Tuesday, May 19, 2009
Tools, Not Religions
A Friend of mine's pet theory is the notion that we as a society get into trouble when we treat broad concepts like Capitalism, Socialism, Secularism, Liberalism, Conservatism, and the like as religions rather than change agents. We take our viewpoints very seriously and frequently see those who criticize them as heretical muckrakers rather than honest petitioners. On some issues like capital punishment and abortion rights, there will always be sharply drawn lines in the sand and one would have to be a fool to believe otherwise. But in less emotionally charged matters where compromise could be an option, we don't bother to even entertain the prospect of common purpose, seeing only adversaries where we could see friends.
Occasionally I encounter a sardonically titled book, written by some right-wing talking head that proceeds to rake liberals over the coals for daring to slight the traditional role religion has played for centuries--instead, as the argument inevitably goes, liberals superimpose their own brand of bigoted secular humanism in place of devout religious conviction. The comparison is not entirely without merit on its face, pejoratives aside, but what it fails to take into account is that the right frequently acts in a similarly restrictive and intolerant fashion when it proposes and asserts its own agenda. In short, everyone wants to be supremely right and few want anyone telling us otherwise. We also have a disconcerting habit of wanting to go for the jugular, as though opposing points of view were neurological toxins. It's pure propaganda to insist that liberals are amoral people because they don't hold religious beliefs just as it is to assume that all conservative Christians are hypocritical and stubbornly inflexible. Once again, we are assuming the worst instead of allowing for the possibility of common purpose.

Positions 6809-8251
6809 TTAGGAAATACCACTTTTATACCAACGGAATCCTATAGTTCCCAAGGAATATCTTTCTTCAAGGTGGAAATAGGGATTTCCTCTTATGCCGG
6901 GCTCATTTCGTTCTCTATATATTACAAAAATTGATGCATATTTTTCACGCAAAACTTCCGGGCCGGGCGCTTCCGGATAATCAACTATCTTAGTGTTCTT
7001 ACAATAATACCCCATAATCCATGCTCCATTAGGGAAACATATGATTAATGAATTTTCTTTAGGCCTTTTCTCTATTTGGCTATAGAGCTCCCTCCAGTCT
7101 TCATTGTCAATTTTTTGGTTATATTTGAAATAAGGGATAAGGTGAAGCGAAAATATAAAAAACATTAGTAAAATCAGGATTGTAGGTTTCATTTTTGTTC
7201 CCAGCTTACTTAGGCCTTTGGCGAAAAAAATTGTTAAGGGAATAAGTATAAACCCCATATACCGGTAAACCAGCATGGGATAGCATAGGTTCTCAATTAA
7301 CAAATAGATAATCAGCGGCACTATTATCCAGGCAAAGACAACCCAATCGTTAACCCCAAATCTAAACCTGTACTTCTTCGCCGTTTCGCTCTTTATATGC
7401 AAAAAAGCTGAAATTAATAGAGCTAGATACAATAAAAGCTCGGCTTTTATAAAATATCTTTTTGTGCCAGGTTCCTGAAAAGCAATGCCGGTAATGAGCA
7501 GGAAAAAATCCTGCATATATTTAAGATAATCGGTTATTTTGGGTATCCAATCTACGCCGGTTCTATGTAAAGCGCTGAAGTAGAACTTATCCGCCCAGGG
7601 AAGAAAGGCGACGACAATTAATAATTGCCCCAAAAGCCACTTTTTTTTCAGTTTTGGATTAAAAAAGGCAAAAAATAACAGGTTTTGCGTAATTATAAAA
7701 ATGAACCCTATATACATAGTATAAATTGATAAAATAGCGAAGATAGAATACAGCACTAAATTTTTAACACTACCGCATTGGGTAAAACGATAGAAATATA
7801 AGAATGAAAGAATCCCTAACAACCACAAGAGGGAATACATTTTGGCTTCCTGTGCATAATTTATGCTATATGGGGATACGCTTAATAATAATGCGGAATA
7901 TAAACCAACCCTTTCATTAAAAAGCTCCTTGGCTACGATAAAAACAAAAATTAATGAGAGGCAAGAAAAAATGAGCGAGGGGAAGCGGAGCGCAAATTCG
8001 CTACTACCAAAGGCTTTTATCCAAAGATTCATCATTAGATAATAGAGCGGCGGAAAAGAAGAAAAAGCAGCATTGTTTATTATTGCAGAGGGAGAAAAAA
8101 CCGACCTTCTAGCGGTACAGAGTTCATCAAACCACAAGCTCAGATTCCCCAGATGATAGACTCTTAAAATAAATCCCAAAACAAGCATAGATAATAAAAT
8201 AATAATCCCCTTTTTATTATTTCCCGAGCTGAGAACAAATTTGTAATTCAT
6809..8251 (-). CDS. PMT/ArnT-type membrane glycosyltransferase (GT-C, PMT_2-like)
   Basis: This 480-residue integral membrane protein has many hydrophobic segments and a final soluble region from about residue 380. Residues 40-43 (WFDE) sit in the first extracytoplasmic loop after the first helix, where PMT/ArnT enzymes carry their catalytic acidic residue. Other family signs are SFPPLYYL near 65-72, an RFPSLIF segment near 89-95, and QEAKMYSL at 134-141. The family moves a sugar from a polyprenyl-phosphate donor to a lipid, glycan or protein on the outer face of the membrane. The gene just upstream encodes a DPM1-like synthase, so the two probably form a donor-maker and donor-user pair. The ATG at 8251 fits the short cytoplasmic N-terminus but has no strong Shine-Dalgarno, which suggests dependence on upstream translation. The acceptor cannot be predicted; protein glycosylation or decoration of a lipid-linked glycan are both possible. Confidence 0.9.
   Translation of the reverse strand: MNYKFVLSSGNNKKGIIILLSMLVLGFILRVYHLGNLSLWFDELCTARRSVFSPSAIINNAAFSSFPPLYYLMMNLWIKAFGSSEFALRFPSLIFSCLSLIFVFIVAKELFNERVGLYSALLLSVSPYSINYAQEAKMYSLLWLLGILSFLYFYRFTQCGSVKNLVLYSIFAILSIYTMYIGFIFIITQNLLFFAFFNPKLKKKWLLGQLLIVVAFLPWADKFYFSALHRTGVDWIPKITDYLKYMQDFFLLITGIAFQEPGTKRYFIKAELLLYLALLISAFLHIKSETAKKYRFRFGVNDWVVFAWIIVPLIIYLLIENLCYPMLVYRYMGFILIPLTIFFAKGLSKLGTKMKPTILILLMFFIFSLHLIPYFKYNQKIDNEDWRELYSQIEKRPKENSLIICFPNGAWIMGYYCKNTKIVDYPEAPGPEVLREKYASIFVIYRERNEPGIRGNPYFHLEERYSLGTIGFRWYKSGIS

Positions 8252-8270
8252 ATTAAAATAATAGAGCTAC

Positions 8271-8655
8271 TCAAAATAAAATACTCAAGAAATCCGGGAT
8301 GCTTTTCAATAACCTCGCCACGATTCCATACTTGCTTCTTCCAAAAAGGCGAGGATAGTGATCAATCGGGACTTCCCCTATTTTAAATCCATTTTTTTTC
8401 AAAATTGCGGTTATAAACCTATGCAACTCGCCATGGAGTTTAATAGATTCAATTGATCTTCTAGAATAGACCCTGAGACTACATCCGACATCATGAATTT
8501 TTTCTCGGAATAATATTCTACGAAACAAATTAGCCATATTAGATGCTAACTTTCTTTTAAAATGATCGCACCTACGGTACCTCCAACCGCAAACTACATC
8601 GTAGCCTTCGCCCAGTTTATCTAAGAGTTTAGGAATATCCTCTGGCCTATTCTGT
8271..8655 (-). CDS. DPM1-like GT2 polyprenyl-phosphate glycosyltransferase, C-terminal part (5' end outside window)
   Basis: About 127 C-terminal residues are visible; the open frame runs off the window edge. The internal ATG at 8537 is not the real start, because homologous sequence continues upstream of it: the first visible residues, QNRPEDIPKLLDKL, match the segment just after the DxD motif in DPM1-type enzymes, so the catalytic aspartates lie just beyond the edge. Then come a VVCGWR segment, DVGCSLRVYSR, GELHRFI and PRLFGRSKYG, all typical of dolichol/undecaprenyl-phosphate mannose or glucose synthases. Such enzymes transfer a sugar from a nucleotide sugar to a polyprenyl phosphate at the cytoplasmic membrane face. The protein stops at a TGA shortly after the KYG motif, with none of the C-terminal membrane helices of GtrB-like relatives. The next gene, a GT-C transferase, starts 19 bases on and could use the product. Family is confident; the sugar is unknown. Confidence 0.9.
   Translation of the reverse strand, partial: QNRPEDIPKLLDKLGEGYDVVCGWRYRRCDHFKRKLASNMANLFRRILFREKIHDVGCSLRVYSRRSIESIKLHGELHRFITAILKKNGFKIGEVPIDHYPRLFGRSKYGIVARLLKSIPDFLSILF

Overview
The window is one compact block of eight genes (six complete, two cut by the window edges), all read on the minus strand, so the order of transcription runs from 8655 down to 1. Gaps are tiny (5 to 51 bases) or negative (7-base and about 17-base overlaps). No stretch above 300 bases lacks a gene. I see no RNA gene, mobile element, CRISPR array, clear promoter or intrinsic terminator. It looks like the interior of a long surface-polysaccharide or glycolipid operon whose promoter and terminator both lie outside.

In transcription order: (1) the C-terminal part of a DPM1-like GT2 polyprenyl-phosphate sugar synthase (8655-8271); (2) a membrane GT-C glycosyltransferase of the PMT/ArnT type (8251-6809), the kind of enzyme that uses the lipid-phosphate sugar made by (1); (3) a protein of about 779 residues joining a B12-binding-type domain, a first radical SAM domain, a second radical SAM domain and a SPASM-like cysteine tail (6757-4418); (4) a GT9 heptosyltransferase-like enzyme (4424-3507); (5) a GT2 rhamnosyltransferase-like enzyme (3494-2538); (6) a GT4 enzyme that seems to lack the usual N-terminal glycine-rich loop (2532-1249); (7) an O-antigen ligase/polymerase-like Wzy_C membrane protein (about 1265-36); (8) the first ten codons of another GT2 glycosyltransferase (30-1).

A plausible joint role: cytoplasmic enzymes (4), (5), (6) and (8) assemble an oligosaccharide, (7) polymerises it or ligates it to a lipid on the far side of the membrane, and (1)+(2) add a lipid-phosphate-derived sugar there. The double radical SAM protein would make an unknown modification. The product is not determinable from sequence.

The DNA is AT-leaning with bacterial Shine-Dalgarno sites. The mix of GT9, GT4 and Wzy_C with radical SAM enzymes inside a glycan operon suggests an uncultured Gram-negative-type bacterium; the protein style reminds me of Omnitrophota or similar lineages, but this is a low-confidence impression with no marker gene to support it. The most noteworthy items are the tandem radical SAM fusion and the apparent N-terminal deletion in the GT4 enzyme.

Both of us like to trot out extreme cases in an attempt to make our case, which to me has always been like equating a man who kills someone in a bar fight to a serial killer. Rarely are we ever defined by our radical or reactionary fringes. Yet, if one listened to the multitude of cautionary tales spread through e-mail, watched alarmist documentaries, or read written expose accounts in magazines, one might assume that every liberal was a militant anarchist bound on destroying the framework of society or that every conservative had a hood, sheet, and swastika prominently displayed in his or her closet. The problem with us is that we tend to think tribally rather than communally and in a nation built on immigration and uncomfortable coexistence, it might be wishful thinking to assume we would believe otherwise.
The Culture Wars are merely a convenient label for the trials and tribulations of a deeply heterogeneous society that is becoming more this way, not less so. As the punk group Sleater-Kinney so aptly noted, We are all equal in the face of what we're most afraid of.